A strategy to take better notes in school requires effort. Half the battle with students is helping them understand the reasons for needing to take and interact regularly with their notes!
Many students write down everything they see or hear in the classroom, and they’re overwhelmed by the sheer volume of notes that they have to study (these students often highlight most of their textbook reading, too). Other students say that they have excellent memories and don’t need to take notes because they can easily recall information.
Neither strategy is effective. Click to learn how your student can become a world-class note taker!
The goal of effective note taking is to help recall what has been learned and retain that information over time. German psychologist Hermann Ebbinghaus in 1895 conducted some of the first experiments on memory and recall, and spaced learning. He developed the forgetting curve, which shows how information is lost quickly over time if there is no strategy or effort to retain it.
So what’s the remedy that allows students to take better notes?
Ebbinghaus’ research suggested that the best ways to improve memory were to better represent the material that needed to be retained (including the use of mnemonic techniques) and to improve methods of repetition (via active recall). What does that mean for today’s students?
Encourage your child to think of questions relating to the material, as he or she drafts notes throughout the day. Including thoughtful questions throughout his or her notes is an effective way to provide context and perspective within the material.
Know the who, what, where, when, and why!
When taking notes, your child might find it helpful to view the information through the lens of Who, What, Where, When, and Why. This approach engages the brain and places information in context, while encouraging a comprehensive, conceptual understanding of the information and its function.
Review notes daily…
The rate of forgetting is minimized if students interact (re-read/discuss/write/engage) with their notes within 24 hours. A second repetition for a shorter period of time within a day brings recall back up to 100%. A third repetition within a week for an even shorter time brings recall back to 100%.
Use strategies to take better notes!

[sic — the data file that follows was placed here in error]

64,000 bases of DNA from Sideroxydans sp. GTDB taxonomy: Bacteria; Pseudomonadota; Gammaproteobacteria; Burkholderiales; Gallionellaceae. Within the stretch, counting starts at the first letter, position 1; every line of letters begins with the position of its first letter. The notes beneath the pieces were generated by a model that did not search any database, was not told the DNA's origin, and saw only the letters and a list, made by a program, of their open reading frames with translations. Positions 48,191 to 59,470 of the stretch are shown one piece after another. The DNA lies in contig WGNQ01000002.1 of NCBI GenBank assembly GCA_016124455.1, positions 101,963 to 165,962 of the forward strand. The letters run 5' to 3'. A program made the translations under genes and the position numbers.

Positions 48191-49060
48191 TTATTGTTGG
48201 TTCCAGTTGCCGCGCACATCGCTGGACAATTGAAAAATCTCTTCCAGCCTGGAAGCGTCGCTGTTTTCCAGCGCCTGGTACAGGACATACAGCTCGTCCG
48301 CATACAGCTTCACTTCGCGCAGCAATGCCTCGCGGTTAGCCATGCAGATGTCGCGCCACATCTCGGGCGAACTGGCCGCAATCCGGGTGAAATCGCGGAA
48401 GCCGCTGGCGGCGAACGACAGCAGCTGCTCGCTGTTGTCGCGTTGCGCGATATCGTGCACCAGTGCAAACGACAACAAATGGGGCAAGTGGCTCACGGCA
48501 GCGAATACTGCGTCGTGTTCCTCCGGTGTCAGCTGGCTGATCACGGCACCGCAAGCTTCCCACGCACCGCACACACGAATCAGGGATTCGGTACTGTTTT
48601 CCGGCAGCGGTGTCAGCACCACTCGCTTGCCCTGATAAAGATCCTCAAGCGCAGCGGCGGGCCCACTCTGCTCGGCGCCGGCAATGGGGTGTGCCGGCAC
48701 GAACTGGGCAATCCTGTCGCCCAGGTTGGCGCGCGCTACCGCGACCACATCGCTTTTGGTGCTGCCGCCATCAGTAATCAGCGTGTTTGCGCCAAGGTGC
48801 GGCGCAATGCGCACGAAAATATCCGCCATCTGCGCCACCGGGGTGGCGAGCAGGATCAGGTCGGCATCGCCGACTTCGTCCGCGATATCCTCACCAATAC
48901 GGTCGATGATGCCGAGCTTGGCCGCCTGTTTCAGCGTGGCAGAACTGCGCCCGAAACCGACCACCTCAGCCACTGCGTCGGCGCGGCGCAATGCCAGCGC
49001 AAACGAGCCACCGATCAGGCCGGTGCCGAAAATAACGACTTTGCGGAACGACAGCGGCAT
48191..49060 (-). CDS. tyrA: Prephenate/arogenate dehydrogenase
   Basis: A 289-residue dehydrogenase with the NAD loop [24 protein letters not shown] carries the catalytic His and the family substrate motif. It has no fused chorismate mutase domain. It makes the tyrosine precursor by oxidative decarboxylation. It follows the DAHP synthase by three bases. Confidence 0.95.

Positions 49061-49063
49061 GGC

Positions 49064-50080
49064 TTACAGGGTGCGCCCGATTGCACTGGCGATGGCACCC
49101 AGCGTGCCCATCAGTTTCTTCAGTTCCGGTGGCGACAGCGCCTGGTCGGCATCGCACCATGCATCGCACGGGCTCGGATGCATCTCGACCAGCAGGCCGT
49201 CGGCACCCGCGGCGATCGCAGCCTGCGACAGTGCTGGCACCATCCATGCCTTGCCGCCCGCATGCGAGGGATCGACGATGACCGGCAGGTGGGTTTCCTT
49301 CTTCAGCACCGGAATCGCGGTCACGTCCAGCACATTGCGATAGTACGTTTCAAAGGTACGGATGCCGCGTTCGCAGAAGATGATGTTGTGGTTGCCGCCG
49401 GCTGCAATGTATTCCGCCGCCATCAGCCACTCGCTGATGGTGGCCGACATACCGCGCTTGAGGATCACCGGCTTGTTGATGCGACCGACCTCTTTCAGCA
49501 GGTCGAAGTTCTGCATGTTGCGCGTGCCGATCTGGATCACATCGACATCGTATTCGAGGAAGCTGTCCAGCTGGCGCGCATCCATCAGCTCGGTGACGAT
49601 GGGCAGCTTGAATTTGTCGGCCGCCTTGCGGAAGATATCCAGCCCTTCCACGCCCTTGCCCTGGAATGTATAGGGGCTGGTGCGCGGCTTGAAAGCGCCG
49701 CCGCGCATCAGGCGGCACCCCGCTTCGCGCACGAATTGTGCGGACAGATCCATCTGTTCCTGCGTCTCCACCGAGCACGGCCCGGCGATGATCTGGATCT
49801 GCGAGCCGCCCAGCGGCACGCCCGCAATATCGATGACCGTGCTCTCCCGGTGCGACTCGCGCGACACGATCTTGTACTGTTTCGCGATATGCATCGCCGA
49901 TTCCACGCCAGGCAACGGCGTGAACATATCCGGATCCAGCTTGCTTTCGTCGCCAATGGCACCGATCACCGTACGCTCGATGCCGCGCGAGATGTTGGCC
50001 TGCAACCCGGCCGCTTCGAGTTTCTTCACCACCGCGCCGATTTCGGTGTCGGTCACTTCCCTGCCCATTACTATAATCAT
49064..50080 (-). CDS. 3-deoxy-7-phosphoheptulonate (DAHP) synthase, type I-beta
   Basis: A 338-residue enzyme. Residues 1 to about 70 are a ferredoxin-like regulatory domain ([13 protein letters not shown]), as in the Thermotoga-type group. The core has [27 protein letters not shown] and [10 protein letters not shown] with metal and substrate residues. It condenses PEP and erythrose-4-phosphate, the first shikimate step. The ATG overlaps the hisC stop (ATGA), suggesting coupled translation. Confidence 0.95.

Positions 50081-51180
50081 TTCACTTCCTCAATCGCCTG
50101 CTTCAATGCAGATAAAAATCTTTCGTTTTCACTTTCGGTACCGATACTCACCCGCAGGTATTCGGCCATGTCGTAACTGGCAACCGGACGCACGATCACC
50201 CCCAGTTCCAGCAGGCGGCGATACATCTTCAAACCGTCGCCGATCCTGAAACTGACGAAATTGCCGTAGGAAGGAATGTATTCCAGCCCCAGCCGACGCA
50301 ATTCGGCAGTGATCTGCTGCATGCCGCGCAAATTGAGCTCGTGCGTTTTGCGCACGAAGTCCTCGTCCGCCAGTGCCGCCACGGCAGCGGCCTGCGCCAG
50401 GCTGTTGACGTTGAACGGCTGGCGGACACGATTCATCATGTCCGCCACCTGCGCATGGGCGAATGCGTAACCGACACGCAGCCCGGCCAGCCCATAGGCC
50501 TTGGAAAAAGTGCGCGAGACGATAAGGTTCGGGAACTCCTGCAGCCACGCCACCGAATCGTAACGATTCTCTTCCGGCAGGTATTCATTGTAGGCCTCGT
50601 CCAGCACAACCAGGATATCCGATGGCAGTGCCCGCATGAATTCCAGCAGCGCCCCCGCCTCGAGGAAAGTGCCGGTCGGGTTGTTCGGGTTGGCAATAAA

As part of our 14-session Reading and Study Skills Program, which is designed for middle school and high school students, we teach the Cornell Note-Taking System, which was developed in the 1950s as part of a university preparation program (AVID). Effective note-taking is interactive and involves using the original notes many times over to build memory of the content, rather than seeing note taking as just a one-off copying activity. The important features of this system, which allows students to take better notes and more effectively capture content, are displayed in the image below.
As you can see, information is compartmentalized and made easier to use as a study tool. A student can cover part of the page and study the questions, trying actively to come up with all the different components, or vice versa. This technique is tremendously effective and, once mastered, can be used all throughout college and beyond. Everything is in context and easily understood. Our programs also teach how to pay attention to visual or vocal cues from the instructor, and to know what’s important and what’s not!
Compare notes with a friend…
Comparing notes with another student is an additional way your child can ensure that his or her notes are accurate and complete. Likewise, when students come together to compare notes, they are also reinforcing information, putting it into their own words, and viewing the material from an alternate perspective—all of which fosters a better understanding of the subject at hand. This also compels students to look at their notes in a structured way.
Quality note-taking can make a world of difference when it’s time to prep for AP exams, or even for a tough test in school. That’s why Biltmore Tutoring offers a variety of skill-building opportunities for students of all learning styles — from small group classes to one-on-one tutoring. No matter what subjects your student is poised to tackle this fall, nudge your child one step closer to success with these crucial note taking tips and tricks.
Need more information, or to sign your student up for our Reading and Study Skills program? Call us at (828) 505-2495.